Ran (film)  

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Train wreck at Montparnasse (October 22, 1895) by Studio Lévy and Sons.
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Train wreck at Montparnasse (October 22, 1895) by Studio Lévy and Sons.

Ran (Eng: "chaos", "revolt") is a 1985 film written and directed by Japanese filmmaker Akira Kurosawa. It is a jidaigeki (Japanese period drama) depicting the fall of Hidetora Ichimonji (Tatsuya Nakadai), an aging Sengoku-era warlord who decides to abdicate as ruler in favor of his three sons. The story is based on legends of the daimyo Mori Motonari, as well as on the Shakespearean tragedy King Lear.

Ran was Kurosawa's last epic. With a budget of $12 million, it was the most expensive Japanese film ever produced up to that time. After Ran, Kurosawa directed three other films before he died, but none on so large a scale. The film was hailed for its powerful images and use of color—costume designer Emi Wada won an Academy Award for Costume Design for her work on Ran. The distinctive Gustav Mahler-inspired film score, written by Toru Takemitsu, plays in isolation with ambient sound muted.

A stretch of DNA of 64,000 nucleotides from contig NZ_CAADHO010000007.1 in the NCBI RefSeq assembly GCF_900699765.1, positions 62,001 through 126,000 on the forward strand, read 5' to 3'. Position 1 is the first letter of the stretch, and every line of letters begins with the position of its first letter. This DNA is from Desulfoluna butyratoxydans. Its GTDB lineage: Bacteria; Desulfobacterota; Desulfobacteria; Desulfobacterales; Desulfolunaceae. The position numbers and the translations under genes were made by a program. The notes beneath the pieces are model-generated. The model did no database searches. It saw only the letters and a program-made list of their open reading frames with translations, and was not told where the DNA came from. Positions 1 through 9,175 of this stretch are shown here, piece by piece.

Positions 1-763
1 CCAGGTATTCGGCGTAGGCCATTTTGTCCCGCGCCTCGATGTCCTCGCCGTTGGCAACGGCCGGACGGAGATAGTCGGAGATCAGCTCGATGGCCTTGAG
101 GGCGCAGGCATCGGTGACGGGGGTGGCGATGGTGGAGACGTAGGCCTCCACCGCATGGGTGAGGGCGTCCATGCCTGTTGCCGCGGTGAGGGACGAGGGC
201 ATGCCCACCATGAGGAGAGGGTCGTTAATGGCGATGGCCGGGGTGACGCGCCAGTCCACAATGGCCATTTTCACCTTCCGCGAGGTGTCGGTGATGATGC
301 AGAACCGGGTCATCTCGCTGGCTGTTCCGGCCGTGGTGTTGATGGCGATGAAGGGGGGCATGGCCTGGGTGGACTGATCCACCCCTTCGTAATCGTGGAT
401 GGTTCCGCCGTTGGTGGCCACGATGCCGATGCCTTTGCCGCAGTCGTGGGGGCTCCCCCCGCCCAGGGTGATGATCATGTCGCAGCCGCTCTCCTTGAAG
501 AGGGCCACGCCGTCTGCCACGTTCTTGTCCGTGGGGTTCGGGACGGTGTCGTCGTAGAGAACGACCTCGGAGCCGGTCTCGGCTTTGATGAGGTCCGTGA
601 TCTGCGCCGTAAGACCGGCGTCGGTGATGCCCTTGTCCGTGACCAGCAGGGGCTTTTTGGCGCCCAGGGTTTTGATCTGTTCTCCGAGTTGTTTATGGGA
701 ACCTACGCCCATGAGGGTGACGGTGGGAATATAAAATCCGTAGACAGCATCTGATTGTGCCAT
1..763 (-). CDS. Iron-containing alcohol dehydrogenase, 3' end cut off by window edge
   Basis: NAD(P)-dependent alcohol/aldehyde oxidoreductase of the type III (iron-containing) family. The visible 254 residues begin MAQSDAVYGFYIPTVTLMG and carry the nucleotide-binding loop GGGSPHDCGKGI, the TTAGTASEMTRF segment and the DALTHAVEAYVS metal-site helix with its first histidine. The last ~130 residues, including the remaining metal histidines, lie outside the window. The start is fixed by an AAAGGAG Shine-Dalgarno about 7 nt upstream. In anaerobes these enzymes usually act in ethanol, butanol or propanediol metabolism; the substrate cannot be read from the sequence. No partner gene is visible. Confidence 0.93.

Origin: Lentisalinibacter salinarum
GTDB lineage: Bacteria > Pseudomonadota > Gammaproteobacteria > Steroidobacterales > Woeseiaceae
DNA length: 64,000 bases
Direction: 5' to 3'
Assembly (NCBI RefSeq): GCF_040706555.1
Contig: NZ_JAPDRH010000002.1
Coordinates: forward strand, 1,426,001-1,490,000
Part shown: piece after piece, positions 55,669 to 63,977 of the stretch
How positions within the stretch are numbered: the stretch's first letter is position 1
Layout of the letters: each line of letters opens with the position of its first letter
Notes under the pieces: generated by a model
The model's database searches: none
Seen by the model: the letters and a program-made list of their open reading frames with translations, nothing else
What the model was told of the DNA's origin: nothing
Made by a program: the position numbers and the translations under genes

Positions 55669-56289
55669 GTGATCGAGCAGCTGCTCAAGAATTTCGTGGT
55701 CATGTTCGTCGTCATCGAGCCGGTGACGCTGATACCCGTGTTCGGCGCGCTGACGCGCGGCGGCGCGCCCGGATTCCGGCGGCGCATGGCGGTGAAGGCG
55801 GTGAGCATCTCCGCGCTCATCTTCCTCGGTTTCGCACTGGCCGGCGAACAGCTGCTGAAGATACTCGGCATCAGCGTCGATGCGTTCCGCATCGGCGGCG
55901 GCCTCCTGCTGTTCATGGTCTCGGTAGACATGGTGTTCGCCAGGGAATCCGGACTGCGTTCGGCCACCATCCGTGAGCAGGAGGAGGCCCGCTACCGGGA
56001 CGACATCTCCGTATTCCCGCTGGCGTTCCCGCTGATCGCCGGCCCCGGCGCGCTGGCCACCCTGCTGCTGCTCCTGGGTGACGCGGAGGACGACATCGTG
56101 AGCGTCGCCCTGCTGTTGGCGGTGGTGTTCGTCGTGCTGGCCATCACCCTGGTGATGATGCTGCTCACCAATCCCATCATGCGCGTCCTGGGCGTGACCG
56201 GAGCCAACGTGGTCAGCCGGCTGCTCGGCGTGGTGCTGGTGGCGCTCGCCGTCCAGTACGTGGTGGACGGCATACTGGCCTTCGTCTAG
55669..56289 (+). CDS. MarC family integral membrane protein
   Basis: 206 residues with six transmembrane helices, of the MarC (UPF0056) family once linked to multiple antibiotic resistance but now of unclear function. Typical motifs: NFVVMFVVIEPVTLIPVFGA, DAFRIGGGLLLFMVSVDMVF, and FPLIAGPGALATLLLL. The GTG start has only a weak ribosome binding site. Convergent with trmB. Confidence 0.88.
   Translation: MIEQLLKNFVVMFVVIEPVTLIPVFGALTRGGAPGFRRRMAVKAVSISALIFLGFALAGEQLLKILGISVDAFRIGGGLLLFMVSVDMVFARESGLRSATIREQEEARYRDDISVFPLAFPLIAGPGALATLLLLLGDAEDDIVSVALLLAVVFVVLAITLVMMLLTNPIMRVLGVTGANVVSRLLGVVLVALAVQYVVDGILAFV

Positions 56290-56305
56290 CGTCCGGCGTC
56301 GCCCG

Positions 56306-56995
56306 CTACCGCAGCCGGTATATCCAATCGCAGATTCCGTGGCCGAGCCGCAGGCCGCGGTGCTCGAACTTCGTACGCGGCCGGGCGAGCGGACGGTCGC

Unless indicated otherwise, the text in this article is either based on Wikipedia article "Ran (film)" or another language Wikipedia page thereof used under the terms of the GNU Free Documentation License; or on original research by Jahsonic and friends. See Art and Popular Culture's copyright notice.

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